Aussies lag in portable music technology

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Aussies lag in portable music technology

New research shows Aussies aren’t keeping up with the beat.

Australians are falling behind the rest of the world when it comes to how they listen to music on the go, according to a recent survey conducted by Sony Ericsson.

According to the vendor survey, only five percent of Australians are listening to music on their mobile phones, compared with an average of 55 percent across the rest of the world.

The results of the survey show other startling findings; around 20 percent of the Australian population listen to music on MP3 players, compared to the global average of 34 percent, and 25 percent of Aussies are tuning in on their PC or laptop versus 52 percent of global survey respondents.

Unsurprisingly, the younger generation of Australians are leading the way with the adoption of technology as a method to listen to their favourite tracks.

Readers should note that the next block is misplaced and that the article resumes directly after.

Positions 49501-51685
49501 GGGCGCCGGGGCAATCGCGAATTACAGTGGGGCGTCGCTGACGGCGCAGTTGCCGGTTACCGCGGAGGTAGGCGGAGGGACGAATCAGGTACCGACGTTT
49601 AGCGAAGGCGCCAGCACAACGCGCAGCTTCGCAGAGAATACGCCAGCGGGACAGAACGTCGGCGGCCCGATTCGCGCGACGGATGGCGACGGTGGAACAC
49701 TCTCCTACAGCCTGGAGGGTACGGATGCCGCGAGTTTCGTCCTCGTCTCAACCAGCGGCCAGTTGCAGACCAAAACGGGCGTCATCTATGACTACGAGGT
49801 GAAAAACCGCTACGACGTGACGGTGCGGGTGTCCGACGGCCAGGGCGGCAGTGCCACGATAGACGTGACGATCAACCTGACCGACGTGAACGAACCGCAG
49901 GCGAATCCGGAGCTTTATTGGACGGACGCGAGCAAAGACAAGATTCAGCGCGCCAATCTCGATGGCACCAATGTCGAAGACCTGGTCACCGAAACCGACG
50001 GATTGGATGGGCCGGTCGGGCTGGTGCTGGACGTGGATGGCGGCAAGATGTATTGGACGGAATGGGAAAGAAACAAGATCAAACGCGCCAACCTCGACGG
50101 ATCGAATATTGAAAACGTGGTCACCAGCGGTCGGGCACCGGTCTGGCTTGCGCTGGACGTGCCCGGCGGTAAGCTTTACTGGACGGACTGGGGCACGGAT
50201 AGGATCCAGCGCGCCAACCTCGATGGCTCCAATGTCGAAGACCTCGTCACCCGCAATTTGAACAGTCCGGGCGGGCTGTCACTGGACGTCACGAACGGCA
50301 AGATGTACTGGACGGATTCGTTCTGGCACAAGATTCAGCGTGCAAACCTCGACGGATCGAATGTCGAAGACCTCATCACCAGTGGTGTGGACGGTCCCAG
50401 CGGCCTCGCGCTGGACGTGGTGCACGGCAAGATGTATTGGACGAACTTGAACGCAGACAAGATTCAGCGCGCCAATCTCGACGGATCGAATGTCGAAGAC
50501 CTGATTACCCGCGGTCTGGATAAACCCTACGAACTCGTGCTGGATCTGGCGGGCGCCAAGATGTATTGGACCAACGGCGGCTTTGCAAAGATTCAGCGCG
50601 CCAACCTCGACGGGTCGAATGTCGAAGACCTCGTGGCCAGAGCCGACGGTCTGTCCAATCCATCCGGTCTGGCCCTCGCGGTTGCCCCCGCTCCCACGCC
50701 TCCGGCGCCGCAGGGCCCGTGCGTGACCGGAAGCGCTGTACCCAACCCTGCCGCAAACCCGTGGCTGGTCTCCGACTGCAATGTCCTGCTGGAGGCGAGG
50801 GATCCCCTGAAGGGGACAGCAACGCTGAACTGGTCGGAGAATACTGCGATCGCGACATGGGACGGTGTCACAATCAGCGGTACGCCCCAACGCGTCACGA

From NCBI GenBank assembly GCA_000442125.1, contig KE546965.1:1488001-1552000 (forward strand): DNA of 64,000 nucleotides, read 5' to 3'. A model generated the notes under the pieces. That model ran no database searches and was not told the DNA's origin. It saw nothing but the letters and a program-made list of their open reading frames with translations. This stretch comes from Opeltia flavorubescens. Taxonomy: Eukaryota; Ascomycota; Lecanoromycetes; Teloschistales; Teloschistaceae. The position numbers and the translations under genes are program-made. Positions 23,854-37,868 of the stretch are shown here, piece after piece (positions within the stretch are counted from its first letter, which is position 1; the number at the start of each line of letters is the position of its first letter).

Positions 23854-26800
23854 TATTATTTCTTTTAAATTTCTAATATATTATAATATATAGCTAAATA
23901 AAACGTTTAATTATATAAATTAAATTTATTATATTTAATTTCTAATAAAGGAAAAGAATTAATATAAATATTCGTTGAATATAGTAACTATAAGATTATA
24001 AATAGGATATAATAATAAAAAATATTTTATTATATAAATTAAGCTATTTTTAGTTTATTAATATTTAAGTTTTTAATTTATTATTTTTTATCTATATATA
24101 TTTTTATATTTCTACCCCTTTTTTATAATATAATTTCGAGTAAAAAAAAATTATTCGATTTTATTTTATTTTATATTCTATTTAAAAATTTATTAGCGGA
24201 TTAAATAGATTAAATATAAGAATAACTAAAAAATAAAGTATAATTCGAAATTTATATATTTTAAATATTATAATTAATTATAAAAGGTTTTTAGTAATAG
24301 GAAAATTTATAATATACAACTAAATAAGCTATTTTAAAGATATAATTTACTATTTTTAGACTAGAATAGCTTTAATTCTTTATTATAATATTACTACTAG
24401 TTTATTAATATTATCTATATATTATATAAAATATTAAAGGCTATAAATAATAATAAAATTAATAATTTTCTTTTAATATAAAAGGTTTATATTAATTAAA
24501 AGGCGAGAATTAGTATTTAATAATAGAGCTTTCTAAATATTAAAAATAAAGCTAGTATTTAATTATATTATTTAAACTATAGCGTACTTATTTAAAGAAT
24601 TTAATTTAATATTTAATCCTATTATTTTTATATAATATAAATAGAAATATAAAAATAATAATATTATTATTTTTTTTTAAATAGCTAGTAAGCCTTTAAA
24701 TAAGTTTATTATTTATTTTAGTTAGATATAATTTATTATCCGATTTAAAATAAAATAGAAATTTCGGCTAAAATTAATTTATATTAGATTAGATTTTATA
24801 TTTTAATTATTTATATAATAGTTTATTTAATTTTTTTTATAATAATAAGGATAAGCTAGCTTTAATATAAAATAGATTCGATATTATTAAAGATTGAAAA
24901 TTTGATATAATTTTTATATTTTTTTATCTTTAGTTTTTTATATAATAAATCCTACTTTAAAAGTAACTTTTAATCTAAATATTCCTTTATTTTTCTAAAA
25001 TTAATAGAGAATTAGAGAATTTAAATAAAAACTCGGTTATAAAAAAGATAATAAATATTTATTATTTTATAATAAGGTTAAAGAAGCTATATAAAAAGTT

With around 47 perecnt of 18-24 year olds are choosing MP3 players, compared to 29 percent of 25-34 year olds, 14 percent of 35-49 year olds, and 9 percent of 50-64 year olds.

Universally for all age groups in Australia, the most common places music is listened to are on the car stereo and radio.

According to the survey Australians are still not listening to as much music as international counterparts – with the average time Australians listen to music per week is 2.7 hours compared with a global average of 4.4 hours.

However evolving technology is continually changing the way we pump out our favourite tunes with 55 percent of global respondents choosing to listen to music on their mobile phones.

There were 4,603 respondents aged 18+ across 12 countries that responded to the online poll. Out of that figure 1200 were Australians, aged 18-64.

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